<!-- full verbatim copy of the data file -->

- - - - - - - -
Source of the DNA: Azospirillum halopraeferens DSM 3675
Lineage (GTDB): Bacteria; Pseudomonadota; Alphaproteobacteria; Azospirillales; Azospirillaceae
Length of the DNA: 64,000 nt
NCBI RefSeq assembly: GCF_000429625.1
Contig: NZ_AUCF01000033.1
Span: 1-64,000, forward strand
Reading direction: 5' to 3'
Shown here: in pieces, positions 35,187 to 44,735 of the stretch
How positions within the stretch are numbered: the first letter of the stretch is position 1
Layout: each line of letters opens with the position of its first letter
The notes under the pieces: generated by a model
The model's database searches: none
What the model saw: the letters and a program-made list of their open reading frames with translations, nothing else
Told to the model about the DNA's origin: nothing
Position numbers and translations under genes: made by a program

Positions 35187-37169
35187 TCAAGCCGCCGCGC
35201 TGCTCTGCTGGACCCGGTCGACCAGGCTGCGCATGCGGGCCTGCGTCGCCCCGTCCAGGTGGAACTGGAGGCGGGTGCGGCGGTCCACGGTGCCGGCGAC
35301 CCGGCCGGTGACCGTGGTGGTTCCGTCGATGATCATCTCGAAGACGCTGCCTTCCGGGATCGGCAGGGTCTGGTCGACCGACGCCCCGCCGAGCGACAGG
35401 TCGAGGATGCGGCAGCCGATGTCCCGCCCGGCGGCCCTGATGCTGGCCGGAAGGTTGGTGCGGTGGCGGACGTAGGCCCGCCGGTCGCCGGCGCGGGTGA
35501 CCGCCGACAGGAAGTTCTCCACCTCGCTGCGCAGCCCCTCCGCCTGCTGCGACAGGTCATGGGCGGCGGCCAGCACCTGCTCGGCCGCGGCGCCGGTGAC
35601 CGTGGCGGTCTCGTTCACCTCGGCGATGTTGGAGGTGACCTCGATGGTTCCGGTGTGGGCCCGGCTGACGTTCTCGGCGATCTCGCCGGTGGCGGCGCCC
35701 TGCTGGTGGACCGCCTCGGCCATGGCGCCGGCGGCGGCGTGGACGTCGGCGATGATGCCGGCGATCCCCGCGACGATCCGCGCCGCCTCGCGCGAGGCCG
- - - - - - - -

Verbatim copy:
Source of the DNA: Azospirillum halopraeferens DSM 3675
Lineage (GTDB): Bacteria; Pseudomonadota; Alphaproteobacteria; Azospirillales; Azospirillaceae
Length of the DNA: 64,000 nt
NCBI RefSeq assembly: GCF_000429625.1
Contig: NZ_AUCF01000033.1
Span: 1-64,000, forward strand
Reading direction: 5' to 3'
Shown here: in pieces, positions 35,187 to 44,735 of the stretch
How positions within the stretch are numbered: the first letter of the stretch is position 1
Layout: each line of letters opens with the position of its first letter
The notes under the pieces: generated by a model
The model's database searches: none
What the model saw: the letters and a program-made list of their open reading frames with translations, nothing else
Told to the model about the DNA's origin: nothing
Position numbers and translations under genes: made by a program

Positions 35187-37169
35187 TCAAGCCGCCGCGC
35201 TGCTCTGCTGGACCCGGTCGACCAGGCTGCGCATGCGGGCCTGCGTCGCCCCGTCCAGGTGGAACTGGAGGCGGGTGCGGCGGTCCACGGTGCCGGCGAC
35301 CCGGCCGGTGACCGTGGTGGTTCCGTCGATGATCATCTCGAAGACGCTGCCTTCCGGGATCGGCAGGGTCTGGTCGACCGACGCCCCGCCGAGCGACAGG
35401 TCGAGGATGCGGCAGCCGATGTCCCGCCCGGCGGCCCTGATGCTGGCCGGAAGGTTGGTGCGGTGGCGGACGTAGGCCCGCCGGTCGCCGGCGCGGGTGA
35501 CCGCCGACAGGAAGTTCTCCACCTCGCTGCGCAGCCCCTCCGCCTGCTGCGACAGGTCATGGGCGGCGGCCAGCACCTGCTCGGCCGCGGCGCCGGTGAC
35601 CGTGGCGGTCTCGTTCACCTCGGCGATGTTGGAGGTGACCTCGATGGTTCCGGTGTGGGCCCGGCTGACGTTCTCGGCGATCTCGCCGGTGGCGGCGCCC
35701 TGCTGGTGGACCGCCTCGGCCATGGCGCCGGCGGCGGCGTGGACGTCGGCGATGATGCCGGCGATCCCCGCGACGATCCGCGCCGCCTCGCGCGAGGCCG